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Genetics and Molecular Biology

Print version ISSN 1415-4757

Genet. Mol. Biol. vol.34 no.4 São Paulo  2011 Epub Sep 16, 2011

http://dx.doi.org/10.1590/S1415-47572011005000043 

Optimizing expression and purification of an ATP-binding gene gsiA from Escherichia coli k-12 by using GFP fusion

 

 

Zhongshan Wang; Quanju Xiang; Guangjun Wang; Haiyan Wang; Yizheng Zhang

College of Life Sciences, Sichuan University, Sichuan Key Laboratory of Molecular Biology and Biotechnology, Chengdu, China

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ABSTRACT

The cloning, expression and purification of the glutathione (sulfur) import system ATP-binding protein (gsiA) was carried out. The coding sequence of Escherichia coli gsiA, which encodes the ATP-binding protein of a glutathione importer, was amplified by PCR, and then inserted into a prokaryotic expression vector pWaldo-GFPe harboring green fluorescent protein (GFP) reporter gene. The resulting recombinant plasmid pWaldo-GFP-GsiA was transformed into various E. coli strains, and expression conditions were optimized. The effect of five E. coli expression strains on the production of the recombinant gsiA protein was evaluated. E. coli BL21 (DE3) was found to be the most productive strain for GsiA-GFP fusion-protein expression, most of which was insoluble fraction. However, results from in-gel and Western blot analysis suggested that expression of recombinant GsiA in Rosetta (DE3) provides an efficient source in soluble form. By using GFP as reporter, the most suitable host strain was conveniently obtained, whereby optimizing conditions for overexpression and purification of the proteins for further functional and structural studies, became, not only less laborious, but also time-saving.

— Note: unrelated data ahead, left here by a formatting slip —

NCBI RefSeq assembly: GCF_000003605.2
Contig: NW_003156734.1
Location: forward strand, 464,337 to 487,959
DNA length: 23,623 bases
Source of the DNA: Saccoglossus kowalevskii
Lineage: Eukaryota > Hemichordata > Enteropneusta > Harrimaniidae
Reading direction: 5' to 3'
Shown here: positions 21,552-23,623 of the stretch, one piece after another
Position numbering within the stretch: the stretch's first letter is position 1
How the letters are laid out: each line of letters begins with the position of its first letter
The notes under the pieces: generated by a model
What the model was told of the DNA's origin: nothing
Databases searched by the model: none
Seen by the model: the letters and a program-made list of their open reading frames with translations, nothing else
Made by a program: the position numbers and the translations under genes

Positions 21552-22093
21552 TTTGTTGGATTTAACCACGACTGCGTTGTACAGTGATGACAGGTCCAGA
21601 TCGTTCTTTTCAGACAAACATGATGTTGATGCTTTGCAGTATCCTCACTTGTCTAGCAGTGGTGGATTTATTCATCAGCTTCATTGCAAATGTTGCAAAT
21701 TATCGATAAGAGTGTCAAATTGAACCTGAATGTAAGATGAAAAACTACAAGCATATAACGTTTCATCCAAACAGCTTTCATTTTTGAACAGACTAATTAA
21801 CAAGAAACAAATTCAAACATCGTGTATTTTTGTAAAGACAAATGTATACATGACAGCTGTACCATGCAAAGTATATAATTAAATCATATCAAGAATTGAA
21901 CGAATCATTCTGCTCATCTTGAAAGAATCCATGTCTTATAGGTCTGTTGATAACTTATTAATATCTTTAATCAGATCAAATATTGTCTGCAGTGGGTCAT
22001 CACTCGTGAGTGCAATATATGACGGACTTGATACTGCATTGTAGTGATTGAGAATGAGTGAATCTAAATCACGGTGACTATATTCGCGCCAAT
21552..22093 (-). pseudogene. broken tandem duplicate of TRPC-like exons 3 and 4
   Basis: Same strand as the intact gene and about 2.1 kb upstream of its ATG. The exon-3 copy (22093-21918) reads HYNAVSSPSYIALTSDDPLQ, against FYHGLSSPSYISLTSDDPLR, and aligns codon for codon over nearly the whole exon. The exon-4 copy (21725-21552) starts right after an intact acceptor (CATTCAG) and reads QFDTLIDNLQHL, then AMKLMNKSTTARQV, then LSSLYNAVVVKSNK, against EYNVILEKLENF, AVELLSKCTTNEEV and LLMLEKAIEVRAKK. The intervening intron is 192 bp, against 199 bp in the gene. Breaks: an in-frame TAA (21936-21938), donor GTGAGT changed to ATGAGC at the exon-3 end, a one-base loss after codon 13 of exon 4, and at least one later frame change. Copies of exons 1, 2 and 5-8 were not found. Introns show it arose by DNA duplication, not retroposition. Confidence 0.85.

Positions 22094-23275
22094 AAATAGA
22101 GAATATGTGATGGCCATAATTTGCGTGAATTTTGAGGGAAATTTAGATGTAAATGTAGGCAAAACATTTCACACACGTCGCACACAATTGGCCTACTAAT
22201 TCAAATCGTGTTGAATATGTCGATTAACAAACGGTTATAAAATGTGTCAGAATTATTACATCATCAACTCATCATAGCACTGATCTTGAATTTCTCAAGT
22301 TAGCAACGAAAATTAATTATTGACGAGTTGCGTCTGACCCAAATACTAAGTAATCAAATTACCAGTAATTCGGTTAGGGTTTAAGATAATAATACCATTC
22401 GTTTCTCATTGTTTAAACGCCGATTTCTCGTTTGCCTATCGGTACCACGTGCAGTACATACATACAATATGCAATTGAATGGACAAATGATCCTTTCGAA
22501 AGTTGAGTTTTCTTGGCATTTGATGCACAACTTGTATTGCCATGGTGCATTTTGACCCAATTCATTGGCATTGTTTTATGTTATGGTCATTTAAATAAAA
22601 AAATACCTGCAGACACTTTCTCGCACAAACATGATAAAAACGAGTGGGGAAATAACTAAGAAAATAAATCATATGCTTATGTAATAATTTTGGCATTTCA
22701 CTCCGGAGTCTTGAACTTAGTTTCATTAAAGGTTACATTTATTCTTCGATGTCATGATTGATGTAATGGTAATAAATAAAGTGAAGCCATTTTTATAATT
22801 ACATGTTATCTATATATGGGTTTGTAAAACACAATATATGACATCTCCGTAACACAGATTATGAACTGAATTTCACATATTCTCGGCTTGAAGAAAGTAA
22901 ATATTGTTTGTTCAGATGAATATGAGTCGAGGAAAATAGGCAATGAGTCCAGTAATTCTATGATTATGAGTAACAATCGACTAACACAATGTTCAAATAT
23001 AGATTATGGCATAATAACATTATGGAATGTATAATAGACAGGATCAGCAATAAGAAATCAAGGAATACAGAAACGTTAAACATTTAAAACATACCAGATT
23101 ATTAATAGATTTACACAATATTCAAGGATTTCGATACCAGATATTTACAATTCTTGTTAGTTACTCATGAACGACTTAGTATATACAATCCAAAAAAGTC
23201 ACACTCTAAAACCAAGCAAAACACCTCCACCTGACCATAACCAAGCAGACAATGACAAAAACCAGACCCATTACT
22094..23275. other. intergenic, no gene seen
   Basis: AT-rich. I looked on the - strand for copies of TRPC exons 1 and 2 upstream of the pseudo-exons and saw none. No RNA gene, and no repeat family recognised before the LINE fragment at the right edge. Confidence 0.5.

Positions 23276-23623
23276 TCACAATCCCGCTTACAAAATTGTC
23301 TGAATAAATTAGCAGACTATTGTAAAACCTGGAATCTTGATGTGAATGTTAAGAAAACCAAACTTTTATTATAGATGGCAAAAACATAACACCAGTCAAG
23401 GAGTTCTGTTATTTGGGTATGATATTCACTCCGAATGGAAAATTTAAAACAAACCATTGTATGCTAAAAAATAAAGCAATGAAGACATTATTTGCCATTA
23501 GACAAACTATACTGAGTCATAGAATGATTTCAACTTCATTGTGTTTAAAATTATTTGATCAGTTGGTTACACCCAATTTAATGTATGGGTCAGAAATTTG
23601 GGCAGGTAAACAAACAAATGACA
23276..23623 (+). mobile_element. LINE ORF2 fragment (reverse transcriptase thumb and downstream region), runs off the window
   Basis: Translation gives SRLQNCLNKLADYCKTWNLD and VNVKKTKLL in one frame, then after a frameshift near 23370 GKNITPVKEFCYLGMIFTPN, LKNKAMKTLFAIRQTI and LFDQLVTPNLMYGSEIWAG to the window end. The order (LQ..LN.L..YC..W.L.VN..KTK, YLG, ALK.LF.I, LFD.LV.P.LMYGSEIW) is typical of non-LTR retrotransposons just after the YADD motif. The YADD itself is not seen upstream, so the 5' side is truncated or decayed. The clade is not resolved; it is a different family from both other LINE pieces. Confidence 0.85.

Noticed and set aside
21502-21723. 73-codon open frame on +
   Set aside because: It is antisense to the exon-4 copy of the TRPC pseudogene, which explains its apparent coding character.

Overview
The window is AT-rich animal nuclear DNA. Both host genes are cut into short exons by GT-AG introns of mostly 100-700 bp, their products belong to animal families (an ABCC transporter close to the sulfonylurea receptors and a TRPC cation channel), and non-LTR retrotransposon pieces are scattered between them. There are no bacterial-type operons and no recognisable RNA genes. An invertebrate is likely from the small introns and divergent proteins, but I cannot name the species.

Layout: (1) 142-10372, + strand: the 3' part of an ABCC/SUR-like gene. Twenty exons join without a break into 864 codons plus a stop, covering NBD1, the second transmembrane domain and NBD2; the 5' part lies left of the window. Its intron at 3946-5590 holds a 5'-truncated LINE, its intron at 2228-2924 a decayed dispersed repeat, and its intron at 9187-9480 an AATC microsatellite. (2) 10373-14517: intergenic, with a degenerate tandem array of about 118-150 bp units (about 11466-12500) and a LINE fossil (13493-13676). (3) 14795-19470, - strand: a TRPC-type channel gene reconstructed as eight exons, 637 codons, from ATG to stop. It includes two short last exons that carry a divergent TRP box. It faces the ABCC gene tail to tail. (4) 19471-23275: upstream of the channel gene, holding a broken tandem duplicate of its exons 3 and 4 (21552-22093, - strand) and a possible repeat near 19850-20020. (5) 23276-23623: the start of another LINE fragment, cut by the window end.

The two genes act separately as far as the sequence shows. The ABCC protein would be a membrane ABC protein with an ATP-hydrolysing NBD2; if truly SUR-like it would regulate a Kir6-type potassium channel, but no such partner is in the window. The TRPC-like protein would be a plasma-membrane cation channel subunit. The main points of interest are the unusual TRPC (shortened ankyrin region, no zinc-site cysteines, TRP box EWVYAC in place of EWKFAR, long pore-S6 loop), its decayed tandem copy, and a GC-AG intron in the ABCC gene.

Key words: Escherichia coli, glutathione transporter, gsiA, gene expression, green fluorescent protein.


 

 

Introduction

Glutathione (γ-L-glutamyl-L-cysteinyl-glycine; GSH), a tripeptide of glutamate, cysteine and glycine, is the most important low-molecular-weight antioxidant in living cells. This tripeptide is synthesized by the sequential addition of cysteine to glutamate, followed by the addition of glycine. Reduction and conjugation reactions are usually considered as the most important functions of GSH, in which the sulfhydryl group (-SH) of cysteine is always involved.